This was true virtually everywhere in this province, as competitive leagues had formerly flourished in Cape Breton, in the Annapolis Valley, and in Halifax, along with other mainland teams in the Truro-Pictou-Antigonish corridor, but by the late fifties into 1961-62 this had began to crumble. By 1960-61, when the Dartmouth Marine Union Junior team defeated the Halifax team (both independents), hockey was down to three teams on the mainland, with only an independent team representing Cape Breton in the provincial playoffs, and three in New Brunswick. By the end of the 50s and at the cusp of the 60s, Junior Hockey in the region was “on the ropes” in this Nova Scotia … and more generally throughout the Maritimes after having as many as 20-25 teams in the three provinces in the early to mid-1950s.

          It was perhaps at its lowest point in 1961- 62 with only three independent teams in Nova Scotia and only a three in New Brunswick. However, the performance of the Halifax Kingfisher’s independent Junior A team, which put together a very strong cadre of players from the metropolitan region and beyond, including quality players from Windsor, Truro, NB, and PEI to compete for both the Maritime Junior title and Eastern Canadian Memorial Cup. Their performance in the Memorial Cup against the Ottawa Montagnards (a series in which they lost 3 games to 1, but involved three one goal games, two in double overtime) changed the hockey scene in Nova Scotia and the Maritimes dramatically for years after, a situation sustained today.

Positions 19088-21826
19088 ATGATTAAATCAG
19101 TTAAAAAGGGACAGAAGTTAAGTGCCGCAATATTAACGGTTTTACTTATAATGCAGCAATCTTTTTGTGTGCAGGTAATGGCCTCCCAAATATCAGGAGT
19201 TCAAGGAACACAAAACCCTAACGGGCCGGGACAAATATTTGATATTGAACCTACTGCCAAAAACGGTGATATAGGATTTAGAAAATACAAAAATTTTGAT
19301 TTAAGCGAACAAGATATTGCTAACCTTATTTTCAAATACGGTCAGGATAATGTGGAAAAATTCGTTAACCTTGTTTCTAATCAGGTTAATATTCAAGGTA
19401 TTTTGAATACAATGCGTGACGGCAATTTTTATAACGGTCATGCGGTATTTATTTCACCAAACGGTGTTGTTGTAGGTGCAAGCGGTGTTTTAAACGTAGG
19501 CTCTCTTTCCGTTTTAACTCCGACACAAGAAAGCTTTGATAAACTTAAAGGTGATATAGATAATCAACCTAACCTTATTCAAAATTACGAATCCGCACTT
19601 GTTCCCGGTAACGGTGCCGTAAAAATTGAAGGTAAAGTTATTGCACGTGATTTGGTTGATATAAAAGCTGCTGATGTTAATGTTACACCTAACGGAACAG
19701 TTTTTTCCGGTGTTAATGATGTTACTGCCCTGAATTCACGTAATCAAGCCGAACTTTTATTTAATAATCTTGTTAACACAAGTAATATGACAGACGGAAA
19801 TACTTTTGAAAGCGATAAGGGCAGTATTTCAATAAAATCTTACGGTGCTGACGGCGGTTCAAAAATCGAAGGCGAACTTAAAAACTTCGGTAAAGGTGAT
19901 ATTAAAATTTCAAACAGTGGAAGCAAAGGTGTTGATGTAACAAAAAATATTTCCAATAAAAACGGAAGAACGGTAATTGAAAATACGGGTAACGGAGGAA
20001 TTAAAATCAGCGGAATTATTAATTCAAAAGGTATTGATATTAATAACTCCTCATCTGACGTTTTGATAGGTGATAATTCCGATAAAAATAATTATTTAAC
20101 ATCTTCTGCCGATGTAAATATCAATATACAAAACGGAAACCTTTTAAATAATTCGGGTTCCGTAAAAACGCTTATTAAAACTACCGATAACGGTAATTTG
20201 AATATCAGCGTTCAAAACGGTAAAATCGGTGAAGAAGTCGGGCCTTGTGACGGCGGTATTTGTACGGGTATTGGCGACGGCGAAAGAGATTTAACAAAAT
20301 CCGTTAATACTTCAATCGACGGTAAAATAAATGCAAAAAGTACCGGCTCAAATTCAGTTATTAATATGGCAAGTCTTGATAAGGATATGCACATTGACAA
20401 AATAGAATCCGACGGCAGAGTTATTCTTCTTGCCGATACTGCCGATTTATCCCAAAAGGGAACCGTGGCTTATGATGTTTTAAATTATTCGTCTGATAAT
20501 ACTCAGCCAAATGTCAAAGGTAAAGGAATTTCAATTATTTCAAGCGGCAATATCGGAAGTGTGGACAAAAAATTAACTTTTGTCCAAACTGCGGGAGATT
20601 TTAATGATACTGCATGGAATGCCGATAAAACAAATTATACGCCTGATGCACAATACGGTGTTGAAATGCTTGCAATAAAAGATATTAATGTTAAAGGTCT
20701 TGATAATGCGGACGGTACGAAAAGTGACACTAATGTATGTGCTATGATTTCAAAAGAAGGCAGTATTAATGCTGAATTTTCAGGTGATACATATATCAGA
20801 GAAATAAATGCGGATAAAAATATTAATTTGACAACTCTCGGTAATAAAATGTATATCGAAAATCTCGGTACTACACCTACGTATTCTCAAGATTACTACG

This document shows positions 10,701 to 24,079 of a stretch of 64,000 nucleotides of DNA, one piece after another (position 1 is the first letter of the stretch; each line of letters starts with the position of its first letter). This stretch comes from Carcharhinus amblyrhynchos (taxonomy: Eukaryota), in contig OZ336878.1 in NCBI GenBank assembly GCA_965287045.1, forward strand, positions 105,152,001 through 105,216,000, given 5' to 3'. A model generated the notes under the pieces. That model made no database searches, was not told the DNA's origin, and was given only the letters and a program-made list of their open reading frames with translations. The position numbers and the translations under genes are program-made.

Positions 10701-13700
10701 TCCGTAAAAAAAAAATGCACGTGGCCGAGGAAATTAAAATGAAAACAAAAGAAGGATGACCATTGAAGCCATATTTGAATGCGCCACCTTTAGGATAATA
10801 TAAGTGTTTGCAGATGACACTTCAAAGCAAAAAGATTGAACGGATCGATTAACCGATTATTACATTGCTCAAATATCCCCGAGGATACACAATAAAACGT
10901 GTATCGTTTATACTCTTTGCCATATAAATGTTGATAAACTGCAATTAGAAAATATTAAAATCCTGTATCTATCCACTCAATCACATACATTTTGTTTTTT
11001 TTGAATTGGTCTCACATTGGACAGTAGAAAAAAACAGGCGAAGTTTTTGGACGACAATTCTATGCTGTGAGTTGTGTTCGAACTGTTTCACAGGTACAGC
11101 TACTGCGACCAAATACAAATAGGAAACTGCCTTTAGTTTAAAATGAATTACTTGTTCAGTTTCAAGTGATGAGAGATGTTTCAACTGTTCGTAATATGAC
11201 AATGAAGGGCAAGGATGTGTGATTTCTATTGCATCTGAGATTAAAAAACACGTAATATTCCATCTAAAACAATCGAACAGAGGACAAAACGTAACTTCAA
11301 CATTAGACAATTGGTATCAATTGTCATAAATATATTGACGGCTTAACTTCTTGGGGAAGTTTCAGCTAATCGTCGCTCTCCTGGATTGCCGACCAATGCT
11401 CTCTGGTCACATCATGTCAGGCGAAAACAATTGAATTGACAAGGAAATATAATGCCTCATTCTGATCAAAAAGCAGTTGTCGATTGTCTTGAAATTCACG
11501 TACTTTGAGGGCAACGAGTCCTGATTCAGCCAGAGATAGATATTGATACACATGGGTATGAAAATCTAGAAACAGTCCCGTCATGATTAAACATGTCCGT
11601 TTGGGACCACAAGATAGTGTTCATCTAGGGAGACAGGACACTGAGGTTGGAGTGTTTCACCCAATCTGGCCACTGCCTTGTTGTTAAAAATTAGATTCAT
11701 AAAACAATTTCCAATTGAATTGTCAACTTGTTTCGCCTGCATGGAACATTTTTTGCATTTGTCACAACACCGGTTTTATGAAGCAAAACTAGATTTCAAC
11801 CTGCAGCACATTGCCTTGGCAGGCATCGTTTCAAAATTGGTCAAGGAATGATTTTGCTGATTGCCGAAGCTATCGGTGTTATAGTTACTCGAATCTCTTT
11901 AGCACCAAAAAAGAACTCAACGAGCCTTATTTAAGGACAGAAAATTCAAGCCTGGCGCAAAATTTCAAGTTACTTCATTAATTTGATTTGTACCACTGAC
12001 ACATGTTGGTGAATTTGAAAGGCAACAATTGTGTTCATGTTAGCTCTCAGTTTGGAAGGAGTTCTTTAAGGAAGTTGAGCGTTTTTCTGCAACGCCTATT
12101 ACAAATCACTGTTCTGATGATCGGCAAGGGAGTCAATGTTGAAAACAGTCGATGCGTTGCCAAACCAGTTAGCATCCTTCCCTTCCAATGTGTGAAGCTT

Despite having little appropriate competition, the Kingfishers managed to play exhibition games against junior-juvenile, intermediate, senior and varsity teams wherever they could, including trips to NB and Newfoundland. They played the Trenton Scotias, another NS independent team, for the NS mainland title which was a two-game total goal series, won 8-5 by the Kingfishers. After losing game one 3-2 with superb goaltending by Trenton’s Lyle Carter, they stormed back to win the second 6-2; then handily defeated Glace Bay Miners (14-1; also a two game total goal series) before defeating the Fredericton Capitals 14-5, wining both games of a total goal series for the Maritime Championship, for a 5-1 game record, while winning all three total goal series within the Maritimes for the regional title, that earned them the right to meet the Ottawa-Quebec regional winner. All four games in that series were played at the Halifax Forum and they were classics, drawing full houses for all games, with over 20,000 in total attendance in that medium-sized arena; it was standing room only and little of that as people were literally up in the “rafters” to get a good view. The first two were evenly split as the Halifax Kingfishers and Ottawa Montagnards each won games by single goal margins in double overtime at the Forum. The Saturday game was widely televised by CBC (Halifax), with Don Goodwin doing the play-by-play – the first such event from the Nova Scotia capital. As a result, not only were the local crowds ignited and excited to witness that quality of hockey, but also many tens of thousands beyond metropolitan Halifax who watched the televised game and read the Chronicle-Herald and newswire accounts of those games, which in my view (and many others) changed the face of junior hockey in the region going forward. The final two games, one won by Ottawa by a single goal in overtime, were exciting contests as well. Perhaps with a strong competitive league in Nova Scotia, the Kingfishers would have even been stronger as they played their first-ever four game series in five days.